Policy-ish

Health Care Played Bit Role In Voting Booth

California Voters Head To The Polls For Midterm Elections

Voters line up at Los Angeles County Lifeguard Headquarters on Election Day in the Venice neighborhood of Los Angeles. Kevork Djansezian/Getty Images North America hide caption

itoggle caption Kevork Djansezian/Getty Images North America

If, like us, you're still picking over the results of the midterm election and what they mean for health care, here's some more fodder.

The Kaiser Family Foundation's latest poll , conducted right after Election Day, found health care wasn't even close to the top of the list of things that influenced people's votes.

The crummy economy, including high unemployment, was the biggest issue, mentioned as the first or second most important factor by 29 percent of voters who talked with the Kaiser pollsters.

Next up, were the statement votes by people who were either for or against a particular candidate. Tally the pro-Obama/anti-Obama votes, throw in the same sorts of stands by party and this category was the first or second most important for 25 percent of voters.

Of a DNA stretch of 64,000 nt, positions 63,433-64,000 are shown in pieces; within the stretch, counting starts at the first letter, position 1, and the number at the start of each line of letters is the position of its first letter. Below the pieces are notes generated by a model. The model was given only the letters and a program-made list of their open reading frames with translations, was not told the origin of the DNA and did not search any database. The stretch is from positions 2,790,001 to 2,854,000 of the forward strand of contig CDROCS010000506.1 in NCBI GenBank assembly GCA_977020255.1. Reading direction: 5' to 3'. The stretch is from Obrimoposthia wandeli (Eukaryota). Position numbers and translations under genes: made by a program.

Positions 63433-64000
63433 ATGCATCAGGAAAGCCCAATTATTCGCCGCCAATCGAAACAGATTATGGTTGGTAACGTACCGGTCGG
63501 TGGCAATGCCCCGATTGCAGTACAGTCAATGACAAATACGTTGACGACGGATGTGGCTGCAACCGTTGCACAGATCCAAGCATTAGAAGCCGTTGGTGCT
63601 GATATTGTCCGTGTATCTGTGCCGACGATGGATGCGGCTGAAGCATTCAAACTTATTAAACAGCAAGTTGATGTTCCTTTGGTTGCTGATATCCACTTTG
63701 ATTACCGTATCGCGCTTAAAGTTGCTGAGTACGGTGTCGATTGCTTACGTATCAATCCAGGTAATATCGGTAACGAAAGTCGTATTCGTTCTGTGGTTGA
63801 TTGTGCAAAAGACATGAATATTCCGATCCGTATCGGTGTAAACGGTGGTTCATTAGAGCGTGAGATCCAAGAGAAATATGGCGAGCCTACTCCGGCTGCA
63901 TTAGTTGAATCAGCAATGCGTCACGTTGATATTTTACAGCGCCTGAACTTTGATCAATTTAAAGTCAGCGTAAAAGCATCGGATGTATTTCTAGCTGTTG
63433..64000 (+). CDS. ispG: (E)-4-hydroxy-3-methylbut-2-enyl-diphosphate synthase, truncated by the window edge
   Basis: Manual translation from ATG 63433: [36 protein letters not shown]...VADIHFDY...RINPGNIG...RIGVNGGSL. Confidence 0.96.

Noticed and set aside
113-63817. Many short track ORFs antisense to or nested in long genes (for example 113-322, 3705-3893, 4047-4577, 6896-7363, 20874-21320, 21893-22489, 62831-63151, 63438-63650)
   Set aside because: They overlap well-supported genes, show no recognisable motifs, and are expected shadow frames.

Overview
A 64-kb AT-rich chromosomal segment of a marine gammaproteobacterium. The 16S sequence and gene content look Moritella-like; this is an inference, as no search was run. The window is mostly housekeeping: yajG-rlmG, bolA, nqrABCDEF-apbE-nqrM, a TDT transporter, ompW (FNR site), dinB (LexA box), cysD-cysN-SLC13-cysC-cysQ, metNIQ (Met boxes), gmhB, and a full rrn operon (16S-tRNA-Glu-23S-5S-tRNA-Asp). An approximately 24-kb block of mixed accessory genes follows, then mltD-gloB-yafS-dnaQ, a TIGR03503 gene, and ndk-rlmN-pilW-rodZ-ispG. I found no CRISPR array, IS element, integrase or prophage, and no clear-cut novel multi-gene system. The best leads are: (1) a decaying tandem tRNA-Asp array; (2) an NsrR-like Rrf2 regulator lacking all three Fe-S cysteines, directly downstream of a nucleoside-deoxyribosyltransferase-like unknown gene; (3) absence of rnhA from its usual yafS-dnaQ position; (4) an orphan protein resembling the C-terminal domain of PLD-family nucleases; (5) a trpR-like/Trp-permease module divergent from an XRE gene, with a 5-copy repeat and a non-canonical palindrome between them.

After that, oh yeah, the candidates mattered to some people. Twenty-one percent of voters put the qualities or records of the candidates as the top factors.

Health care. We haven't forgotten about it. Put together health overhaul, Medicare and health care generally, and the whole ball of wax ranked as a top issue with 17 percent of voters.

That's about in line with exit polls that found 17 percent of voters ranked health care as the top election issue. But it came in a distant second to the economy, which 62 percent of voters said is the most pressing problem for the country.

So where do the elected officials go from here on health overhaul? The Kaiser poll results give mixed signals. Some 19 percent of people say the law is fine and leave it along. One-quarter want some of it repealed, and nearly the same proportion want the whole law undone.

As for those who voted in the latest election, 56 percent said all or parts of the law should be repealed.

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